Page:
Satisfied that the milk was gone, the cupboards were bare, and the ‘boats’ were safely packed back in the car boot, it was time to bid farewell to beloved Fowey for another year.

 

Cocoon’d in Madeira

Eyes down for a full house! We’re on a pensioners’ vacation in Madeira.

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When I mentioned I’d booked an Easter break to Madeira, I couldn’t find a single soul who had holidayed here. Friends’ reactions varied from polite curiosity, open-jawed incredulity, and the no-holds barred, ‘WTF? Isn’t that where all the old biddies go?’

To be fair, the reviews for our hotel read a little something like this… ‘Having just recovered from a heart attack, a trip to the Cliff Bay was just the tonic…’ and ‘Cliff Bay was the perfect place to celebrate our Golden Wedding Anniversary…’.

Great, I thought, there’ll be no rowdy horse-play around the pool, no blaring bar music and the ageing residents – me included – will be tucked up in bed by 10pm. It sounded like my kind of holiday.

The husband was also wholly underwhelmed by news of the impending excursion.

To be fair, I did book it on a whim while he was busy lording it up – P Diddy style – on a ‘business’ trip to Miami, in what is purported to be the city’s trendiest hotel (the Fontain Bleu, for those interested). To a Miami socialite, Madeira is a bit of a step down.

In a final attempt to prove Madeira wasn’t just for the over 60s, I Wikipediaed the capital Funchal, where we were staying.

One statement stood out above the rest: ‘Madeira has drawn ailing visitors since the 19th Century. Many were so ill that they never made it home; they are buried in Funchal’s unassuming British cemetery.’

Jesus.

So it was with some misgivings that the husband and I boarded the flight to Funchal. As we suspected, there was a sea of grey heads stretching as far as the eye could see.

The flight itself was a very civilised affair. Large queues for the toilets admittedly, but lots of friendly, smiling elders (and not a lager lout in sight).

And when the captain announced that there was no charge for the trolleys at the airport, there was a collective ripple of approval from the silver-haired masses.

It was a seamless glide through baggage collection and a pleasant taxi ride to our hotel. Madeira was as pretty as you’d imagine: terracotta-roofed villas dotted the lush green landscape and as the taxi wove down the steep hills, the Atlantic sparked alluringly in the distance.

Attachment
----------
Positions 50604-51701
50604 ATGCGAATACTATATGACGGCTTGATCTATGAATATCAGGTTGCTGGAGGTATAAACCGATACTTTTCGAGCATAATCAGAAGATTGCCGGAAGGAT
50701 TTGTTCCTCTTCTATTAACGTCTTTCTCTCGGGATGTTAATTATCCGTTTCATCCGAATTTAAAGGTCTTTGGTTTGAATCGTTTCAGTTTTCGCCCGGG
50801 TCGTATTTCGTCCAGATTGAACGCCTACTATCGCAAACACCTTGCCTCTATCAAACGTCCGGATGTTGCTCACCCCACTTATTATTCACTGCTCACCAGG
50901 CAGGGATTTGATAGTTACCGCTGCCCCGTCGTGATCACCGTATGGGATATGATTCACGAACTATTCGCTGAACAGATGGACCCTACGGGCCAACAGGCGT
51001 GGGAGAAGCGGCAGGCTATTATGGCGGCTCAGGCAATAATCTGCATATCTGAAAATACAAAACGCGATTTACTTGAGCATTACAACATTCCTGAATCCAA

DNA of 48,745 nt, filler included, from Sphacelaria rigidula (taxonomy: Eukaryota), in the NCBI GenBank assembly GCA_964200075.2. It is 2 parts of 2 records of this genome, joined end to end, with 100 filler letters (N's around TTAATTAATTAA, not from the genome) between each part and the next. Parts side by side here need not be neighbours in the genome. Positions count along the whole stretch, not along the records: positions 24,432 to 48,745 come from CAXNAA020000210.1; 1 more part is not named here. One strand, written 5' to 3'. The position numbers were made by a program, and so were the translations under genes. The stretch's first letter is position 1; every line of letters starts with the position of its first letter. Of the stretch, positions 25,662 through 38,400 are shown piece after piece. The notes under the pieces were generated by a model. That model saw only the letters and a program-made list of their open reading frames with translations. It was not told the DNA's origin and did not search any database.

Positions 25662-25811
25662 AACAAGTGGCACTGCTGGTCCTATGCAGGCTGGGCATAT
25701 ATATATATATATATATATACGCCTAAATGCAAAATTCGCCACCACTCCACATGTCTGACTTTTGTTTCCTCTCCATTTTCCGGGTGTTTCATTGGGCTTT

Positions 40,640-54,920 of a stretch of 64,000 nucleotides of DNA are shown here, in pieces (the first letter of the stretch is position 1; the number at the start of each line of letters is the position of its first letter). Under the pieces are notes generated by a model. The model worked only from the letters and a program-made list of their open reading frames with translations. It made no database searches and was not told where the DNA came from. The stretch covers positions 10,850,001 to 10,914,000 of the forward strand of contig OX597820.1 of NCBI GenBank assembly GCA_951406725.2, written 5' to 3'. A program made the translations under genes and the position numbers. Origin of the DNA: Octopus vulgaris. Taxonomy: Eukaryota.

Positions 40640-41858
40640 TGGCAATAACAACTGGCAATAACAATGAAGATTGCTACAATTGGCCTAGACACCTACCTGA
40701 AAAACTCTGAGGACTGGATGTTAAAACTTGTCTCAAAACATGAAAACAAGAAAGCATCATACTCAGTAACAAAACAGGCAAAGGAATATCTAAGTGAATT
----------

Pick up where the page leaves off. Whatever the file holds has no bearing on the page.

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We decided to take an evening stroll along the promenade. Due to its influx of the more mature visitor, the island had an unhurried and relaxed feel to it – a stark contrast to our usual frenetic lives.

As we trundled past many golden oldies with their walking sticks, we spotted a man unzipping the bottom portion of his trousers to turn them into shorts. I privately thought this was quite an ingenious idea.

‘If I ever wear shorts with zip off leg bits or open-toed sandals with or without socks, shoot me on the spot,’ said the husband.

‘One day, we’ll be old too,’ I mused.

‘We will,’ the husband agreed. ‘But I still won’t ever wear open-toed sandals. I will retain my keen aesthetic eye.’

Back at the hotel room, I weighed up our rather large bed.

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At first glance, it appeared to be a super king – in fact bigger than super king (uber king?!) But on closer inspection, I realised it was in fact two large single beds, each with their own separate sheets.

This meant an end to the husband hogging the duvet, digs from stray limbs in the night, or in-your-ear snoring… Here was the future of slumber. And I liked it.

Next door to our hotel, perched atop the hillside was the grand dame itself, Reid’s Palace – former holiday residence of Winston Churchill, no less. Visiting it for drinks one evening, I instantly fell in love.

Black and white photographs adorned the grand tiled entrance and the cocktail lounge was straight out of Mad Men. There was even a bridge room!

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The clientele were nearly as old as the walls themselves: all Panama hats and cream suits, sipping Martinis with shaky hands, while haughty waiters circled officiously. It was timeless elegance and OTT pomposity at its finest. I felt like I’d stepped back into the 50s.

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Romanticism aside, there’s another advantage to being on a senior citizen’s break: no need to rise at the crack of dawn to seize a sunbed (see last year’s Battle Of The Sun Beds in Croatia).

The elderly, it seems (with the exception of the occasional sun-baked wrinkly) prefer to seek shade, rather than bask in the Portuguese sun. By midday, there was still a bountiful supply of available loungers. The gym was virtually empty too.

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I lay on my sunbed for a couple of hours. There wasn’t a soul around. I started to get bored.

I missed people-watching; the occasional booming bronze-bellied buffoon to chuckle at (see The Ghost of Holidays Past)… Hell, I even missed the race to secure the most coveted sun-lounger.

I was on a Saga holiday and I wanted a saga.

‘It’s too quiet,’ I groaned, prodding the husband with my big toe.

The husband merely gave a sanctimonious smile, popped his headphones in, and closed his eyes.

He was only one step away from a pair of open-toed sandals.